Scientists are discovering new species in the ancient canopies of Canada's tallest trees
On BC’s coast, giant trees have been fed by rain for over 700 years and are home to an incredible micro-world
Carmanah Walbran Provincial Park, on Vancouver Island's west coast, is one of the rainiest places in North America. An average of seven metres of rainfall each year fosters the growth of giants — trees, that is.
The deluge creates a unique temperate rainforest which is home to Canada's largest and oldest trees. Some of the trees are over 700 years old and they hold a secret habitat in their towering canopies.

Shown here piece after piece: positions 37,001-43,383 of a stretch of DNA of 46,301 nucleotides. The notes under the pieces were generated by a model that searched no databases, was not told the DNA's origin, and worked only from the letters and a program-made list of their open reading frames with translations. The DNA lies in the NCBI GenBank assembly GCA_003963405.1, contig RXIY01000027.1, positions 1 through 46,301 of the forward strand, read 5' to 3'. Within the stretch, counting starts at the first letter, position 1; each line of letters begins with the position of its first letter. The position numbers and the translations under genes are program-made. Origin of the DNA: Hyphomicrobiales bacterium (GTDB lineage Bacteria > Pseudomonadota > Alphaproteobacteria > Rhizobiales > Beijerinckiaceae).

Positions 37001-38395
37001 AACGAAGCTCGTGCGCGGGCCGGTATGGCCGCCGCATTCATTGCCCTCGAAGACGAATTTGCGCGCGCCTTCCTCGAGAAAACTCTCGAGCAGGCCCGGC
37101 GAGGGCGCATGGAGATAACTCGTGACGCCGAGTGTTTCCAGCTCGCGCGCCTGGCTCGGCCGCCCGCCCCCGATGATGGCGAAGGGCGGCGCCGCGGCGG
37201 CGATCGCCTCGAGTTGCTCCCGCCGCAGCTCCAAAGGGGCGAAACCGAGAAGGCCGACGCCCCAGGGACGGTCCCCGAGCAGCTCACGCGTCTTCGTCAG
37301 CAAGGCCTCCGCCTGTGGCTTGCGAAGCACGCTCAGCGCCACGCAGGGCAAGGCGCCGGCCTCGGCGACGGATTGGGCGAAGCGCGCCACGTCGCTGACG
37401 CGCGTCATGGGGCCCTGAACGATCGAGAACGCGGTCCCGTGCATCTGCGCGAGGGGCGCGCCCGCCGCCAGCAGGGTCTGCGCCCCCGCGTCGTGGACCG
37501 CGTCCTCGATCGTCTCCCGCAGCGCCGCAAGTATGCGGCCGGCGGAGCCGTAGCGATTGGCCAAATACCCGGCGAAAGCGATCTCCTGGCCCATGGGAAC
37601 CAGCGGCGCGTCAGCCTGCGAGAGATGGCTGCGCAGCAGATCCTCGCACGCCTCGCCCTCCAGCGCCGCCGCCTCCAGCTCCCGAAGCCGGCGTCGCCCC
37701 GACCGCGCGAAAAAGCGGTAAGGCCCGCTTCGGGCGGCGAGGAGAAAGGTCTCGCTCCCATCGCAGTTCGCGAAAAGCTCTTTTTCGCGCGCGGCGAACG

Neville Winchester and Stephanie Hughes have been exploring these dizzying heights to learn more about the organisms that call this place home. "This is where all the action is," says Winchester. "It's like a suspended garden, in some sense."
The moss mats that drape the ancient tree limbs soak up the rainwater, holding up to a million litres per square kilometre and sustaining an incredible diversity of microorganisms: flies, mites and beetles.
Winchester has discovered 20 brand new species in the canopy but experts think that there could be as many as 300!
Watch the video above for the full story.
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